That chart that i have at the beginning of this blog is one i would put on the board when i used to teach about the difference between European and Native American world views. I remember one day after class sitting there and looking at the chart and realizing that everything on the Native side was actually all the same. Self, place and time are not separate in a hunting and gathering world view. The whole chart itself was very European of me. I am a product of this world view as well and did not even realize it. We love to measure stuff in our culture. How many acres do you have brother? A Sioux horseman on the plains could not possibly think of one acre as the same as any other. Each piece of dirt has its own character as surely as you and i do. Borders are more fluid in a world view where you live in intimate connection with the Surround.
It is good to blow free air around these core beliefs and shed the light of day on them sometimes. In phenomenology they would bracket things. For example, [the sun is just a ball of gas in the center of our solar system.] Bracketing is a way to take a look at what is said. You notice in this statement the word [just]. That changes a lot. The sun IS indeed a ball of gas or plasma in the center of our solar system but it is so much more. It is what all life on this planet is made of, it is the prerequisite for sanity to some people in the northern or southern polar regions at those times of year when Brother Sun disappears for months at a time. To me it seems better to do away with that word [just] in most circumstances. As we live in the universe, things are never really just anything.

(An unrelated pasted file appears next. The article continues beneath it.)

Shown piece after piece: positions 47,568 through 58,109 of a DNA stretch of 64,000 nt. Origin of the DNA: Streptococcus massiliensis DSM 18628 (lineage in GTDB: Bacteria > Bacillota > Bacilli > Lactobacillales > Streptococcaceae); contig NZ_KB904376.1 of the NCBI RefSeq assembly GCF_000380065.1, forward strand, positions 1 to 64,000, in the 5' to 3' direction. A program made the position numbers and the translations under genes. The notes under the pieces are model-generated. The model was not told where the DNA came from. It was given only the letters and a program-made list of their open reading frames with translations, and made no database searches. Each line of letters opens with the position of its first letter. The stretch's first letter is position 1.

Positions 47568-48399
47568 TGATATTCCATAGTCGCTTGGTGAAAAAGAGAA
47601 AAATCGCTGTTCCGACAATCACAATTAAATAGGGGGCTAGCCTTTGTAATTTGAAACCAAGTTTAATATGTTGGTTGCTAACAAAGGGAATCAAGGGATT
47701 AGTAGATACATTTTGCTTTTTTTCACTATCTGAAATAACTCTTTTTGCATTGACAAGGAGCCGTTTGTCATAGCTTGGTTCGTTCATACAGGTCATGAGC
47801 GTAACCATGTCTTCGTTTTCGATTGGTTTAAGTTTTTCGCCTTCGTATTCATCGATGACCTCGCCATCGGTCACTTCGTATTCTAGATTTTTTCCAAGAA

We all also have some personal assumptions that are so fundamental that they shape our lives and we probably do not even remember them or know that they shape everything we do. Some promise we made as a child or broken hearted teenager that shapes everything that comes after. Maybe as a boy your father did not show up for the big game and you promised yourself, "i will never trust anyone again." Are there things like that that have ruined every later relationship we have ever had?
Finding these fundamentals can be a big step toward health and i am not saying they all need to go. Some probably do, i vote on getting rid of all of our Cartesian thinking as a first step to health as a people but that is probably another blog. Some of these fundamentals are probably healthy, but knowing that they are there can never hurt. They are often hard to find because they run in the deeps of our subconscious most of the time. I feel lucky to have wound up in the classes and experiences that i had. These ideas are not only mine but those who tread these grounds before me. I feel that i have learned a lot about myself and my people, my place in the universe by being a seeker of knowledge and trying to deeply look at what i think.